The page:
A recent survey found that while the majority of Americans believe the weather has become more extreme in the past few years, their viewpoints differ regarding what is causing this climate change.
A December survey conducted by the Public Religion Research Institute found that the majority of Americans (63 percent) believe the severe weather is due to global climate change, while 36 percent (4 in 10) believe it is evidence of the "end times", as taught in the Bible's book of Revelation.
More specifically, the majority of white mainline Protestants (65 percent) and Catholics (60 percent) believe the recent natural disasters are due to climate change, while the majority of white evangelical Protestants (65 percent) believe the weather is a foreshadowing of end times, according to the institute's recent press release. more >>
As media outlets begin wrapping up their coverage of the destruction of Hurricane Sandy in the Staten Island, New York area, residents are just beginning to contemplate reconstruction from both a physical and spiritual perspective.
For Rich Schnur, a member of the Oasis Christian Center and father of two, the super storm which ravaged his Midland Beach neighborhood just one month ago was nothing less than a nightmare. The storm surge caused by Sandy's fierce winds ripped through his block, flooding both of his vehicles and reaching up to the first floor in his home making it uninhabitable for quite some time.
Schnur lost many of his possessions in the storm, including pictures of his children as babies and other irreplaceable items. But despite the hardship of loss and relocation, his hope has not dwindled during his clean-up and reconstruction efforts. more >>
NEW YORK – President Barack Obama encouraged Staten Island, N.Y., residents yesterday when he visited the New Dorp Beach area of the borough, a place hit extremely hard by superstorm Sandy.
The president arrived in Miller Field, a former Army base located behind New Dorp High School, around noon, where he met with FEMA and American Red Cross workers assisting in the relief efforts.
After a short meet and greet inside the tents where many New Dorp residents have received aid over the past few weeks, the president then worked his way up to the nearby Cedar Grove Avenue, where he met with families whose homes were destroyed by Sandy. more >>
An earthquake hit Japan, and the 5.5-magnitude catastrophe has left the country's Honshu Island shaken Friday. Although it occurred just off the small island, no tsunami warning has been issued by authorities.
The earthquake that hit Japan was strong, and it's 5.5-mganitude fervor- later downgraded to 5.2 by the Japan Meteorological Agency- was felt far and wide. The quake stuck in Ibaraki Prefecture at 4.0 magnitude, Fukushima, Saitama, and Tochigi all at 3.0 magnitude.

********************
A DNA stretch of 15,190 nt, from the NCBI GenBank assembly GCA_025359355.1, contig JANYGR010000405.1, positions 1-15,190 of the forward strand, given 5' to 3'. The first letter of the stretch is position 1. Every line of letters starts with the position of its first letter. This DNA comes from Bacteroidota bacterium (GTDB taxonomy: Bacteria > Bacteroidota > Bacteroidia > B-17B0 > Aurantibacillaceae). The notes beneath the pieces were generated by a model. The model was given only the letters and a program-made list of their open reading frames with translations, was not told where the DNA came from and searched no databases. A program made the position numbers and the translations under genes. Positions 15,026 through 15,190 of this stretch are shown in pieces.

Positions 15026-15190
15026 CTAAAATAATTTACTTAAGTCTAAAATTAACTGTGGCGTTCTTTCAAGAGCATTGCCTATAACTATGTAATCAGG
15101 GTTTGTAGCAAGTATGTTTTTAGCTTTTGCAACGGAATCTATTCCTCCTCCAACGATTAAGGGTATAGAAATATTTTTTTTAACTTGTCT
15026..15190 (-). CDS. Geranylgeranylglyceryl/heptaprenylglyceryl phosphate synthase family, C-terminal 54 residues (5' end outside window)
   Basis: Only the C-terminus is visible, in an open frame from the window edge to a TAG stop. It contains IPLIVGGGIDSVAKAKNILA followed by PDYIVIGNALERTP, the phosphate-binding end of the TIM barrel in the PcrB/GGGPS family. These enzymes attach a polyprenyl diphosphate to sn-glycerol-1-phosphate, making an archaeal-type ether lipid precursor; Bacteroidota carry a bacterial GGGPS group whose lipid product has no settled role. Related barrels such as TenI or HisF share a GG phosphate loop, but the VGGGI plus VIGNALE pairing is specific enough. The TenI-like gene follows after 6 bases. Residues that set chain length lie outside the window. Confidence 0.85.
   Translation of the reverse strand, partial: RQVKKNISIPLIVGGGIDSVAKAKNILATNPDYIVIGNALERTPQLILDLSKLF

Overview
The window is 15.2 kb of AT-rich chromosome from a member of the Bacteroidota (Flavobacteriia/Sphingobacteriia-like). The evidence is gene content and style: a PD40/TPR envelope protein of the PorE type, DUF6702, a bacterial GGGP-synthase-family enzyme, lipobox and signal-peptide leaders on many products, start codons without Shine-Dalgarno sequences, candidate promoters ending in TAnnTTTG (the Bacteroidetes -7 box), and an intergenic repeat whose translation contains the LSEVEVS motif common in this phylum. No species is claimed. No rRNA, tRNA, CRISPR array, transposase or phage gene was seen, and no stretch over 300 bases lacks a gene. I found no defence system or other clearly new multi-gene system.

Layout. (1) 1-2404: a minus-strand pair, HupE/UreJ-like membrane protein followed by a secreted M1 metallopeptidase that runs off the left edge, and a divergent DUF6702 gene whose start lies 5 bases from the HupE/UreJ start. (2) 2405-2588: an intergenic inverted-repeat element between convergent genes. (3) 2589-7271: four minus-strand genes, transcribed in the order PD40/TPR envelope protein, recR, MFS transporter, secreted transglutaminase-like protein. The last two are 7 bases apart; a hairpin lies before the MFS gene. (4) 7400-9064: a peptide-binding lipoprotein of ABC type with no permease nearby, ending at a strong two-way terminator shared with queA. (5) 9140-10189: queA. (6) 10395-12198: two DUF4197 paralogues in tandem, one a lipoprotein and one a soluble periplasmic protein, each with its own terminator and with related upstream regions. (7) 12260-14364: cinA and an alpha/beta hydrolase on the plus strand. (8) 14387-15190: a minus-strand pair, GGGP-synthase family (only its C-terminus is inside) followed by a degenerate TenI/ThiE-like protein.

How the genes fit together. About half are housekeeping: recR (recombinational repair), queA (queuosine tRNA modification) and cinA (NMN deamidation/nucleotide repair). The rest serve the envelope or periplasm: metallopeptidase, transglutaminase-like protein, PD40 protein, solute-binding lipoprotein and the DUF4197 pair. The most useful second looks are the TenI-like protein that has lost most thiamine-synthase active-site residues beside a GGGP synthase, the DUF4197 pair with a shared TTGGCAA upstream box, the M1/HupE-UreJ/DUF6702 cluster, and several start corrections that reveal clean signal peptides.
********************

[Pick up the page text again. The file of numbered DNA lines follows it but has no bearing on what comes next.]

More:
The lack of large-scale damage reports by the U.S. Geological Survey and others could be due to the location of the quake: it occurred at about 21 miles beneath the ocean's surface, 118 miles northeast of Tokyo. more >>
Nor'easter, the storm anticipated to hit the east coast this week, could cause even more damage in New York and Connecticut while the states still struggle to recover from Hurricane Sandy. However, the new storm, which promises 25-70 mph winds, rain, and snow, may miss New Jersey, which bore the brunt of the last storm.
The Nor'easter originated in the Gulf of Mexico, and meteorologists spotted the storm traveling steadily up the East Coast earlier this week. Some experts predict that it will hit areas that Sandy already did, causing additional damage in flooding.
"It's going to impact many areas that were devastated by Sandy," Bruce Terry, lead forecaster for the National Weather Service, told the Associated Press. "It will not be good." more >>
STATEN ISLAND, N.Y. — The Bible tells the story of Noah and his experience with the flooding of the entire Earth and how he was spared death through an ark God told him to build. But reading about something that happened thousands of years ago, or even just seven years ago in New Orleans with Hurricane Katrina, could never compare to witnessing the devastation water is capable of producing in one's own backyard.
Nothing can prepare a human being for a 6-foot wave gushing down their street carrying what resembles gasoline from a tanker that could potentially burn the whole block down.
But for residents of Staten Island, N.Y., this is much of what we endured during the brunt of Hurricane Sandy this week. more >>